Agfa Graphics
As of last year’s drupa Agfa now has the Avalon N8-90 CTP in its family of thermal computer-to-plate systems, and the new Energy Elite Eco printing plate. With a best-in-class run length for no-bake positive thermal plates, the Energy Elite plate is both mechanically and chemically compatible with today’s needs in sheetfed and heatset applications, says Mark Brindley, managing director of Agfa Oceania.
 
The N8 setters are compatible with all thermal plates from Agfa Graphics, for what the European prepress giant describes as “an unparallelled throughput speed of 70 plates per hour”.
Meanwhile, the Arkana smart plate processor, built on Agfa’s ECO2 framework, has proved a hit, notes Brindley. Using Agfa’s gum cascade system in which the gum both cleans the plate and protects it with a finishing layer, Arkana removes water for plate rinsing from the process, producing up to 50 per cent less collectable waste compared to other systems. Minimal chemistry usage and maintenance allows Arkana users to further reduce their CO2 footprint.
On the violet side, Agfa announced major advances in chemistry-free innovations for newspaper printing at drupa 2016, with its Attiro VHS clean-out unit on its N95-VCF violet chemistry-free plates.
 
Agfa also unveiled the new Azura TE processless plate, which is based on Agfa’s ThermoFuse technology and takes printing plate developments yet one step further with imaging off-press, and cleaning on-press.
 
“CTP compatibility to digital is driven by Agfa’s Apogee Workflow, which has modules to drive CTP, proofing, wide format and digital devices,” says Brindley.
 
Kodak
Kodak is focused on adding more automation to its Achieve and Trendsetter CTP lines, says David Paterson, Kodak’s regional business manager, Output Devices, Asia Pacific.
“We have always had first-class automation with our Magnus series of CTPs, and we are now expanding this to make it an option on our biggest selling CTP units. At drupa, we showed a Trendsetter with multi-cassette unit capability which we will release in 2017 and we also showed an Achieve CTP with single cassette unit capability running our Sonora process-free plate. Our single cassette unit option has been available and sold since drupa. Both configurations were also showing our inline punch option. So we have a completely automated CTP/Plate solution offering automatic slip-sheet removal, no processing required and the plate is punched and ready to go straight onto the press.”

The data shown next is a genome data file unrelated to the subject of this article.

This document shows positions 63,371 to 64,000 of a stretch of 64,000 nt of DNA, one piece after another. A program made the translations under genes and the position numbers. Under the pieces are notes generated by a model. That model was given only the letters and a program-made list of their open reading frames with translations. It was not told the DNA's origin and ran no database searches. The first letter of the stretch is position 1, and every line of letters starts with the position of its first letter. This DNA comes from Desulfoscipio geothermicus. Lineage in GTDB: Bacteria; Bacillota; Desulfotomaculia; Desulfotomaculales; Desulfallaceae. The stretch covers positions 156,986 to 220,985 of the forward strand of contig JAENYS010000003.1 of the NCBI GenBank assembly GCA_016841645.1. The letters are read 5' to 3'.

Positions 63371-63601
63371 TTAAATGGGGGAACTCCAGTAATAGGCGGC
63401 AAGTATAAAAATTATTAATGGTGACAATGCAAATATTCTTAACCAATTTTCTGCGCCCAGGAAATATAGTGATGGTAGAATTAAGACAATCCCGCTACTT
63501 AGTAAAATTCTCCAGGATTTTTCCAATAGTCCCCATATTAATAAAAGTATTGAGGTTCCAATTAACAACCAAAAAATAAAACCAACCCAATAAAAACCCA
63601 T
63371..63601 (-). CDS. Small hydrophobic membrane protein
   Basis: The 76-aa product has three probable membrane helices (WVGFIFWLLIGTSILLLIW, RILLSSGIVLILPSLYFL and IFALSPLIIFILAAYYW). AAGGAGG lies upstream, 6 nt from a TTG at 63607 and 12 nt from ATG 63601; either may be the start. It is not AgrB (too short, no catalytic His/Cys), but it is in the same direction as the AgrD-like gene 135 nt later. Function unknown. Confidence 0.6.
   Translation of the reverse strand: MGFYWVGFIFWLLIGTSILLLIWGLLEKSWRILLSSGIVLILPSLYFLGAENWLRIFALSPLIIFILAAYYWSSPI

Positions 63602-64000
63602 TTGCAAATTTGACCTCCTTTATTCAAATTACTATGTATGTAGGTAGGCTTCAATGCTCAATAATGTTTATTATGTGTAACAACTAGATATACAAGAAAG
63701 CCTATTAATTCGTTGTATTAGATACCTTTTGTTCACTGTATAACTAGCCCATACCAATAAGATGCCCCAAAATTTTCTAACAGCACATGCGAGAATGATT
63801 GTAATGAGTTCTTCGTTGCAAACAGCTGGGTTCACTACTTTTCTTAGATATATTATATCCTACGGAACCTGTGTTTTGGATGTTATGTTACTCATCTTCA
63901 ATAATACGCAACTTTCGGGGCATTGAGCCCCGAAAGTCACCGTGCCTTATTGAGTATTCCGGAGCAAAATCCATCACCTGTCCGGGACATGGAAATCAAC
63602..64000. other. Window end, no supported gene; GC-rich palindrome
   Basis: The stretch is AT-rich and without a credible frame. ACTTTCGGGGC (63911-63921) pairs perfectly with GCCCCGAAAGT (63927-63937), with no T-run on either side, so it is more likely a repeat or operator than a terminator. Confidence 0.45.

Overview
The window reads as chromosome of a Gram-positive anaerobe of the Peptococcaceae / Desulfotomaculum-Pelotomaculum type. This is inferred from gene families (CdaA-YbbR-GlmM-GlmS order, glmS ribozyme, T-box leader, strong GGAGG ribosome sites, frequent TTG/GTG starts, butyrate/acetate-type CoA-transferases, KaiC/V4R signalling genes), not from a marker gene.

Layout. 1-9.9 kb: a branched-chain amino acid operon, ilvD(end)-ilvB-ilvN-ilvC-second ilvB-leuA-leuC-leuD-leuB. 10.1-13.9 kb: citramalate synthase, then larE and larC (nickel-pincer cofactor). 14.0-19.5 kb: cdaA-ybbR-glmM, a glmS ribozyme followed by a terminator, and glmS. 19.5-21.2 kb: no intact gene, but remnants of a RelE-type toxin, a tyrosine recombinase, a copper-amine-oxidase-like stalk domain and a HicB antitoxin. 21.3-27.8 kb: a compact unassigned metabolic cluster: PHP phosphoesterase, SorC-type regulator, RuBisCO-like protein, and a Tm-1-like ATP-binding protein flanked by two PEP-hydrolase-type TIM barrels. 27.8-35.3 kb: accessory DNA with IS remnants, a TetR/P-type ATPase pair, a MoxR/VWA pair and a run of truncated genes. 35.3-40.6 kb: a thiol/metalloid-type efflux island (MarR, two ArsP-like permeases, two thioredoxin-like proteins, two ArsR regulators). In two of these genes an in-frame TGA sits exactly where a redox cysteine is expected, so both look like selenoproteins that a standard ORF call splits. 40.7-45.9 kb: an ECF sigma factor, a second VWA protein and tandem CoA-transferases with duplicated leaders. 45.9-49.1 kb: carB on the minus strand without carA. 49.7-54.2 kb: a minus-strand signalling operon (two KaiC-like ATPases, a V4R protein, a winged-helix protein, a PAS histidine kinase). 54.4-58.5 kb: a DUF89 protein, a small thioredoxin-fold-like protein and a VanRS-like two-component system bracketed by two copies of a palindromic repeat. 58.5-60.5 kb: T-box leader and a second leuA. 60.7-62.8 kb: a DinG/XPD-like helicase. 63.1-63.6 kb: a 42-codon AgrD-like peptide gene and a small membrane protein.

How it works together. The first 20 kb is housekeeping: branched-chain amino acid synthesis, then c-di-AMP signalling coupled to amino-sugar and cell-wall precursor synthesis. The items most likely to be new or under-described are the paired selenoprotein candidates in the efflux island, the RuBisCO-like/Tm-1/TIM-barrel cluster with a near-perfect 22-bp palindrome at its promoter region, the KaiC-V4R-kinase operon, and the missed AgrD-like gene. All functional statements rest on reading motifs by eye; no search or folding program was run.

As commercial printers try to broaden their activities, Paterson sees an uptick in demand for hybrid solutions. “By hybrid we mean offset and packaging, offset and newspaper, and so on. Fortunately our Kodak CTP units have a lot of these capabilities built in. So one CTP device can give you many hybrid and market differentiation options.”
 
Kodak has developed two laser head technologies, he notes. Its Trendsetter and Magnus CTPs have square-spot imaging, while its Achieve CTP has TH5 technology geared to the entry-level market. “It also provides some unique environmental benefits, with our complete Achieve CTP unit, including automation and punching, only using up to 400 watts of power, making it the most environmental and cost effective thermal CTP in the market.”
 
CTP automation is a major focus for Kodak. Says Paterson: “We have many CTP configuration options to meet any customer’s requirements. We can start off with an entry-level customer who has the requirements of a semi-automatic Achieve CTP device, right up to a Magnus VLF CTP with auto pallet loading capabilities, and everything in between. This includes newspaper and flexo packaging solutions, all also offering various plates-per-hour requirements to meet these differing market needs. The addition of our inline punch option to our Achieve and Trendsetter CTP further enables a complete automated solution.”
 
“Our Kodak Prinergy workflow allows you to streamline and manage all of these differing environments from one workflow solution. Offering digital press management, packaging tools, and so on, and integration upstream, such as MIS integration, with web portal solutions to extend your geographical reach,” he adds.
 
Meanwhile, Robert Mollee, Kodak’s business manager, Print Systems Division, A/NZ, flags a new development in 2017. The Kodak Sonora UV process-free plate will bring process-free platemaking -- completely eliminating the plate processing step, including all related water and chemistry -- to UV printing.  “Printers already use Sonora XP plates for short-run UV applications, but Sonora UV plates will expand the possibilities for process-free platemaking with UV.”
 
Esko
Esko has moved forward into the Australian market with significant new platemaking technologies introduced at drupa last year, which together are called CDI Crystal XPS, explains Scott Thompson, Esko’s head of inside sales, Oceania. The new CDI Crystal XPS is a flexo plate imaging system comprised of two parts. One is an updated version of the traditional CDI ablation imaging system, with  updates. The other an innovative plate exposure unit.
 
The CDI Crystal imaging system’s improved ergonomics and user interface include an arm that can automatically take a plate and move it from the top of the imager’s glass surface into the imager. When the plate is imaged, it is returned to the glass surface.  Meanwhile, XPS Crystal, fitting right next to the imager, is a digitally controlled LED UV exposure unit, providing both main and back exposure, supporting all ablative flexo plates. Plates are placed onto the glass surface, where very accurate back and main exposures -- by patented LED UV light technology that, unlike light bulbs, allows very precise control -- are conducted simultaneously. Nothing else is required from the operator.
 
“Together, the integrated automated system automatically loads a plate, images a plate, transfers the plate to the exposure unit and provides the correct front and back exposures, while the imager concurrently images the next flexo plate. The parallel imaging and exposures are critical to improved productivity in time-pressured environments. It cuts the number of manual handling steps in half. Making flexo plates finally becomes a coordinated, linear process,” says Thompson.